The Making of a Peace
NOT FOR A MOMENT did it occur to Clemenceau to resign or even to delegate any of his power after the Armistice. Victory, as he well knew, settles nothing; at most it creates a situation in which certain things may be settled. His country would have as much need of him during the coming year as she had had during the last: perhaps more. He spent the whole of November 12th at work in his office, giving instructions to his ministers for preparing the Peace Conference.
Clemenceau's view of the cause of war was perfectly simple: German aggressiveness was the cause. His view of the cure was equally simple: Germany must be made incapable of further aggression. The method of securing German incapacity must be to establish strategic frontiers, military alliances and the permanent disarmament of Germany. The problem, therefore, was how to get treaties embodying these means drafted and accepted. Clemenceau realized that this would involve three struggles: first, to get the Allied and Associated Powers to agree on a draft; second, to get the Germans and their ex-allies to sign; third, to get the parliaments of France, Britain and the United States to ratify and implement the treaties.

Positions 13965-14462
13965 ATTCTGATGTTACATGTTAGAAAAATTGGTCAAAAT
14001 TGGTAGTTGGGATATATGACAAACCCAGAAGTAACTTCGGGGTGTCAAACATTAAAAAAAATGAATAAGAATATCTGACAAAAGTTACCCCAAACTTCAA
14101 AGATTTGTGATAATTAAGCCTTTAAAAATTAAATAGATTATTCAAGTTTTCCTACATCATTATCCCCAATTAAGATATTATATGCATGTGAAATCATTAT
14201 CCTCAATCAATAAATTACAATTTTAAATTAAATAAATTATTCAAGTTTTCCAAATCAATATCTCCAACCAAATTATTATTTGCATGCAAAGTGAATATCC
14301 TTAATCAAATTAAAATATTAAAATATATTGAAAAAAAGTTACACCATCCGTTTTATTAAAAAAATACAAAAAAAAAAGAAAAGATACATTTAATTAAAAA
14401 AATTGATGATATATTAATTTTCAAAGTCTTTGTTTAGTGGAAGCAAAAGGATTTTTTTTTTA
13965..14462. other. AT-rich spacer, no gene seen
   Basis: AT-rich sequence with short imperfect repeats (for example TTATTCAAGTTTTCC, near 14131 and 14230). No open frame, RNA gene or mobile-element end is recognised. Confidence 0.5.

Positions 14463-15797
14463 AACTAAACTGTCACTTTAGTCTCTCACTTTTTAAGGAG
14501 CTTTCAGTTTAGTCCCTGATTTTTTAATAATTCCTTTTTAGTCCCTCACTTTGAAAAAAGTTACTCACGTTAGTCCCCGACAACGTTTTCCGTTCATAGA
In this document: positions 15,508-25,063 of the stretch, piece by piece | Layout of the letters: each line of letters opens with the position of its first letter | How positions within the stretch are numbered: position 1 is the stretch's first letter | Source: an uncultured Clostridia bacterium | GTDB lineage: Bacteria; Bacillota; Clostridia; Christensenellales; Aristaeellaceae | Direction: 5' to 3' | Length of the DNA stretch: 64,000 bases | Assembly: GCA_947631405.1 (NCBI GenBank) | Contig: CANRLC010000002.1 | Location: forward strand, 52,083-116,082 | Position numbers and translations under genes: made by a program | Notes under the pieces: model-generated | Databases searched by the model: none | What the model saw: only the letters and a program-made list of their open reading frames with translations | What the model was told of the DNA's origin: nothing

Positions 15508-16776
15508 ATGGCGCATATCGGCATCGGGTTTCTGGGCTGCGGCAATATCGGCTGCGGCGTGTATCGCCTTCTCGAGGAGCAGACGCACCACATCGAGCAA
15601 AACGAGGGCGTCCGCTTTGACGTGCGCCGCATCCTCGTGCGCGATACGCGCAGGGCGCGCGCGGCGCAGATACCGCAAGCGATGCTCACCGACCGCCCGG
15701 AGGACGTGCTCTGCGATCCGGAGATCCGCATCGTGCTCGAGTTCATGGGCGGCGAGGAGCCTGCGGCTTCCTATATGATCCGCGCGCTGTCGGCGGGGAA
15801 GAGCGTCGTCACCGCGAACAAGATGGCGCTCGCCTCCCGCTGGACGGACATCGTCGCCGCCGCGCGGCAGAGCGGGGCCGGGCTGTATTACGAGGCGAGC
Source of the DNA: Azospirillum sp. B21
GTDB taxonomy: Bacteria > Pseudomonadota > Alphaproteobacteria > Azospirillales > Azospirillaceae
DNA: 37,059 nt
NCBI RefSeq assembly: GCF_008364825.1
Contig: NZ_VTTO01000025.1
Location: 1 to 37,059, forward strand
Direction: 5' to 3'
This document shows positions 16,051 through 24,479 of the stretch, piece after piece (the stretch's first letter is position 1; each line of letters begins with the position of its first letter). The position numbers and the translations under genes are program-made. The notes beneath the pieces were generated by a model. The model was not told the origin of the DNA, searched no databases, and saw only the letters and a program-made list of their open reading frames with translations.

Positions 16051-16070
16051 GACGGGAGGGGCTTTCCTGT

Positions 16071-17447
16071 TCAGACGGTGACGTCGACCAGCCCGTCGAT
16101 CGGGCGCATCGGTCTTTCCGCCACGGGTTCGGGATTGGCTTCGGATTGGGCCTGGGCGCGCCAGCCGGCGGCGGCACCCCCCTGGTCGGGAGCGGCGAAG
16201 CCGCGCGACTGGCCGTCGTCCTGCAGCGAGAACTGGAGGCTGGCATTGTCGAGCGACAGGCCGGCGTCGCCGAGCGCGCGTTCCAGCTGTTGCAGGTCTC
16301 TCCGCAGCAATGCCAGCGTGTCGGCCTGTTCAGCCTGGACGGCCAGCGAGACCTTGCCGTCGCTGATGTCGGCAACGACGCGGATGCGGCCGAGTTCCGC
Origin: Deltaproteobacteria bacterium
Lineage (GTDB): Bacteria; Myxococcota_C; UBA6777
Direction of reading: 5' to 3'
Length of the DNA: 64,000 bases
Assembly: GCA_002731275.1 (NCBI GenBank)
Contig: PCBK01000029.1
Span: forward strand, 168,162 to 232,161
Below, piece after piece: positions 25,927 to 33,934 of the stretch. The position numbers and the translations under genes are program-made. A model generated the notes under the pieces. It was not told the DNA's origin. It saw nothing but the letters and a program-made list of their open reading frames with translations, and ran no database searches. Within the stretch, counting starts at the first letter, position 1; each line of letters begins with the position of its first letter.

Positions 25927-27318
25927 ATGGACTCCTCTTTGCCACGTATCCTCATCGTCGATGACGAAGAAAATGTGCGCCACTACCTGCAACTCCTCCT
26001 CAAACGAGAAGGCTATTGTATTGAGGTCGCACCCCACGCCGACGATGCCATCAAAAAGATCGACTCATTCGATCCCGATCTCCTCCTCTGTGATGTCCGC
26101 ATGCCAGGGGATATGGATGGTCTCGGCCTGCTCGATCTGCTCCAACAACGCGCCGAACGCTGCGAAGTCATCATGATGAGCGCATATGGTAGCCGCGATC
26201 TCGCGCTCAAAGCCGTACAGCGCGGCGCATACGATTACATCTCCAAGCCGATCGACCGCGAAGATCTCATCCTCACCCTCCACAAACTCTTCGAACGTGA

The state of public opinion in the victorious countries left Clemenceau with no illusions about the simplicity of the task of peacemaking. "Yes, we have won the war," he said to Mordacq, "and not without difficulty. But now we have got to win the peace, and it may well be more difficult still." There was an unreconcilable and unconscious contradiction in the mind of the man-in-the-street on whose consent and support the success of the settlement would ultimately depend. On one plane of his mind the ordinary man wanted a peace based on a moral ideal, a peace that would make not only a safer world but a better world, a